|45g||dehydrated jasmine rice OR instant rice||160 cal|
|25g||dehydrated canned chicken breast||90 cal|
|18g (2 packets, or more to taste)||soy sauce packet||10 cal|
|1/2 tsp||sesame oil||20 cal|
|small piece||dehydrated Sriracha||2 cal|
|10g||dehydrated peas and carrots||30 cal|
|dash||ground pepper||0 cal|
- peas & carrots
- soy sauce packets
- sesame oil paste (or packets or bottle)
- ground pepper
Fried rice makes my heart sing. Now this fried rice isn’t going to win any accolades among those who value authenticity. In fact, I’m hesitant to even call it fried rice because there’s no actual frying happening.
As with most of our backpacking recipes, this meal just requires adding water, simmering, and some stirring. However, it definitely captures the essence of fried rice despite the lack of wok action. The one thing that would bring this meal together and make it even more legitimate is the addition of eggs, but I omit them because they take up a fair amount of space (and because I had none on hand…). Not only that, freeze dried eggs can be expensive and since eggs aren’t a main ingredient it’s cheaper and easier to leave it out altogether. Don’t fret though, there’s plenty of protein in the chicken.
The most difficult part of this backpacking recipe might be the sesame oil, which I’ve turned into a paste. Getting it into paste form isn’t actually necessary, but is particularly useful because while you might carry a bottle of olive oil to use as a calorie boost, carrying a separate bottle of sesame oil isn’t practical and using only sesame oil would significantly change flavor of your other meals. For this dinner, the sesame oil is a necessary taste and flavor component, but we only need a small amount.
Because it’s unlikely you’ll be using enough sesame oil throughout a trip to carry a whole bottle's worth, and I’ve never seen it sold in single-serving packets, we need to find a way to bring just the right amount. The two most convenient options are making your own single serve packets by vacuum packing or transporting it in the smallest container available. Despite those very reasonable options I choose to take a page from Grant Achatz and delve into the world of molecular gastronomy, minus the culinary part.
In short, I mix sesame oil with maltodextrin (N-Zorbit M) and it magically turns into a paste. Keep your eyes peeled for a future blog post that goes into in more detail.
Carrying a small amount of sesame oil in a container while backpacking creates a large amount of bulk and unnecessary weight, moreover, it has the possibility of leaking. If you vacuum pack your own single-serving of sesame oil it’s lighter than a container but can possibly be punctured and create a mess. The only reason for all this hocus pocus boils down to avoiding extra weight and achieving cleanliness.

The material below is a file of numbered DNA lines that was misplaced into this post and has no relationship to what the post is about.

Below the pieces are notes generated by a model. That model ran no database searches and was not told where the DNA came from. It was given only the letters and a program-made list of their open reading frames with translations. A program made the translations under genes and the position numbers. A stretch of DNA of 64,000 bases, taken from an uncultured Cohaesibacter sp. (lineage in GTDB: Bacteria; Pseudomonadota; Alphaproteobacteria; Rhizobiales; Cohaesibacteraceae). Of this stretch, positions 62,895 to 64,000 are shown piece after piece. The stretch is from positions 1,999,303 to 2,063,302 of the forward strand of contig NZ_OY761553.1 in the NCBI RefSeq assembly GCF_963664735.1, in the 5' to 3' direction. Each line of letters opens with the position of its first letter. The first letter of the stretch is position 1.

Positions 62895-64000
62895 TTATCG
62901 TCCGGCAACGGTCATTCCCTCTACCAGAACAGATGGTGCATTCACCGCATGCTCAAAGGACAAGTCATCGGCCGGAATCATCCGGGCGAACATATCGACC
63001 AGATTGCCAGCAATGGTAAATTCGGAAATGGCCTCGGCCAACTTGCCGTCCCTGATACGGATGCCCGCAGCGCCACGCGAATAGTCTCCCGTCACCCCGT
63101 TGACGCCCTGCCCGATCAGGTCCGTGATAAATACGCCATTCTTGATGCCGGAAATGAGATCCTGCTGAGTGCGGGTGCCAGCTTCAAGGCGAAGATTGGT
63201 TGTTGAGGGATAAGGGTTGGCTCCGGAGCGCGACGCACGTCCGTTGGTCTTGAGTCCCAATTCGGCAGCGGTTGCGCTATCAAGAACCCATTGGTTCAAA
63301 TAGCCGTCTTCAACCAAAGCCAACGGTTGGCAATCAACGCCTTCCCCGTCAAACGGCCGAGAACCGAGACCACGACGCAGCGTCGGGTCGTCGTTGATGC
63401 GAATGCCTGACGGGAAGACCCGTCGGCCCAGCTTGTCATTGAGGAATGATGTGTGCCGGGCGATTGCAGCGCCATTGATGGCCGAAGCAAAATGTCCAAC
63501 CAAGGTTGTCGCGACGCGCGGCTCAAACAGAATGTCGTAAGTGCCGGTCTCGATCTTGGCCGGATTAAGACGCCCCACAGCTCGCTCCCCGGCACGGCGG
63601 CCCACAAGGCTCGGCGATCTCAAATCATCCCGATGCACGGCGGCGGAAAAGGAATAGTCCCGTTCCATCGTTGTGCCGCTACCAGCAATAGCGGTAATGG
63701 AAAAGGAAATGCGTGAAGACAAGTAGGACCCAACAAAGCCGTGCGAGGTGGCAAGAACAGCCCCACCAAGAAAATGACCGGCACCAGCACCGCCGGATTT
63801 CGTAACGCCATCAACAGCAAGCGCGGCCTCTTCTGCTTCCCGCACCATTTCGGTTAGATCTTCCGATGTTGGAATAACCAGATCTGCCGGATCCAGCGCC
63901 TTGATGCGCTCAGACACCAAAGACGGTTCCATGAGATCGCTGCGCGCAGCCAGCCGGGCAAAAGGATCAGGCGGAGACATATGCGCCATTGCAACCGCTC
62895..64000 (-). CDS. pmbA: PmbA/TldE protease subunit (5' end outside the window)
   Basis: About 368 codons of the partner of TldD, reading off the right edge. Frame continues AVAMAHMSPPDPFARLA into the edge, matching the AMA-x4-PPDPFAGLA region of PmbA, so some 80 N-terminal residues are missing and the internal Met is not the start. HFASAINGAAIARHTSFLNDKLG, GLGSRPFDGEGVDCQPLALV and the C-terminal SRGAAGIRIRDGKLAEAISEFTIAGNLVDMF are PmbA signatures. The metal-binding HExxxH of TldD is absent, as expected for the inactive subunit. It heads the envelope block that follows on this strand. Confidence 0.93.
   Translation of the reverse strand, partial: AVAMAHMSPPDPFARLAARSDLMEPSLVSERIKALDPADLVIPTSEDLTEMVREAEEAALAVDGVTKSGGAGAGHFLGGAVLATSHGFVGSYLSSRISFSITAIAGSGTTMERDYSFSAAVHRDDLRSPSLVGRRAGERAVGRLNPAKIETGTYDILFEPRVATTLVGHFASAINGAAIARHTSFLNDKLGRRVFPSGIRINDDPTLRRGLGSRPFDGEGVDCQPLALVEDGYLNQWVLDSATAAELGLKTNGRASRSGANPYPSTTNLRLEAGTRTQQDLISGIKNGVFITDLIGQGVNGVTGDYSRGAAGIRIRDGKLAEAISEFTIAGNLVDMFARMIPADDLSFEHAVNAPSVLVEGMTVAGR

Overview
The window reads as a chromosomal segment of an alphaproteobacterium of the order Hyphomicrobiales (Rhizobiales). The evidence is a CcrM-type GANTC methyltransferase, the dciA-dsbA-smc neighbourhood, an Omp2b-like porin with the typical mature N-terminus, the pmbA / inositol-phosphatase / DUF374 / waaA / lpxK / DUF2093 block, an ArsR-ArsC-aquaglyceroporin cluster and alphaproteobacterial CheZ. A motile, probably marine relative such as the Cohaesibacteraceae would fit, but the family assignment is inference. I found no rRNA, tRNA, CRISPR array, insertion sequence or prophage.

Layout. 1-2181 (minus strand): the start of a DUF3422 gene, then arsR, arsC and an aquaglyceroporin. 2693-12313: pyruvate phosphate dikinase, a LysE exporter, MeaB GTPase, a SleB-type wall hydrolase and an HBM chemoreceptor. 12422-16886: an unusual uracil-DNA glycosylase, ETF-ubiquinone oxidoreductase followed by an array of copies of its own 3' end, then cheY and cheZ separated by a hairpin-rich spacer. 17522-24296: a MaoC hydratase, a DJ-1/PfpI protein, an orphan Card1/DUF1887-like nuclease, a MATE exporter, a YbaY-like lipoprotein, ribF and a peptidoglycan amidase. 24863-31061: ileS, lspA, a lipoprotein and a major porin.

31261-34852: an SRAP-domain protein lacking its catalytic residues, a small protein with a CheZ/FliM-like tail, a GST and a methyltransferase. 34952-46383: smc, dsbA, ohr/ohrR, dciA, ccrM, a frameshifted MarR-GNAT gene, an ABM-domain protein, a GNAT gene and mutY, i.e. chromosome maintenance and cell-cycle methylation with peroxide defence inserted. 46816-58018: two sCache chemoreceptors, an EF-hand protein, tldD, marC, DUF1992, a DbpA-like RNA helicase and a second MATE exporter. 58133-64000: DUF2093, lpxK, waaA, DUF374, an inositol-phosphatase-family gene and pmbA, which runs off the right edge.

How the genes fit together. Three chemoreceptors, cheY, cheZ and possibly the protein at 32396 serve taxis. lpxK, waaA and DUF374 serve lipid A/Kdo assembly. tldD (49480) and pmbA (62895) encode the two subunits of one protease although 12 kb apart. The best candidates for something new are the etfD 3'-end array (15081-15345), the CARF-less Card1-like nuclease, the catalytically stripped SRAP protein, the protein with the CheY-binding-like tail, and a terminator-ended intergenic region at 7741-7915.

If the baggy containing the sesame oil paste happens to spring a leak, nothing happens. The maltodextrin holds the oil in an incredibly viscous state so it won’t seep out. It also allows you add it into the same bag that holds all the other dry spices that are added at the very end.
Another mystical food magic you can leverage is instant rice, or minute rice, instead of dehydrating your own. This will save a significant amount of prep time and cook time. There’s something in the way minute rice is made that doesn’t require nearly as much simmering as dehydrated rice. However, part of the deliciousness of fried rice is that it’s made with jasmine rice. Which is typically not the same thing as instant rice, but who are we kidding, it’ll all taste great out on the trail!
So fire up your stove, make this recipe, whip up some sesame noodles, and become a trail angel serving up delicious take-out-esque goodness.
- Add contents of Bag 1 (rice, chicken, peas & carrots, and chives) into pot with enough water to cover all ingredients.
- Cover and bring to a simmer.
- Simmer for 5-10 minutes or until rice and chicken have been rehydrated, or to desired consistency.
- Drain thoroughly.
- Add Bag 2 (soy sauce, Sriracha, sesame oil, and pepper)
- Stir until all spices have dissolved. If things aren't dissolving, add a splash of water and place back on stove.